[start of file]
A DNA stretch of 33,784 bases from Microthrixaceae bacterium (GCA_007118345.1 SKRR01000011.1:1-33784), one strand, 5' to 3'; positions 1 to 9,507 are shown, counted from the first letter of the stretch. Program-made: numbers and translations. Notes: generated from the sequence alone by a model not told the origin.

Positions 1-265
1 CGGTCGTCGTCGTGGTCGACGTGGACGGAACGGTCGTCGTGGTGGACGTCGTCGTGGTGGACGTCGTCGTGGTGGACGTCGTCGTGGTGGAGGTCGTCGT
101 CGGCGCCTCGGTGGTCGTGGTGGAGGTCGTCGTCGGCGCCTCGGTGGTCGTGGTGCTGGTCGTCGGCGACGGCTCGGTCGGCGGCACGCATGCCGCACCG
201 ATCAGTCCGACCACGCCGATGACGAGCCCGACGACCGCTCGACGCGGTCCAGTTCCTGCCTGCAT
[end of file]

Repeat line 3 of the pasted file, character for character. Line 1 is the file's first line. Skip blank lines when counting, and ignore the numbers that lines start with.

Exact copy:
1 CGGTCGTCGTCGTGGTCGACGTGGACGGAACGGTCGTCGTGGTGGACGTCGTCGTGGTGGACGTCGTCGTGGTGGACGTCGTCGTGGTGGAGGTCGTCGT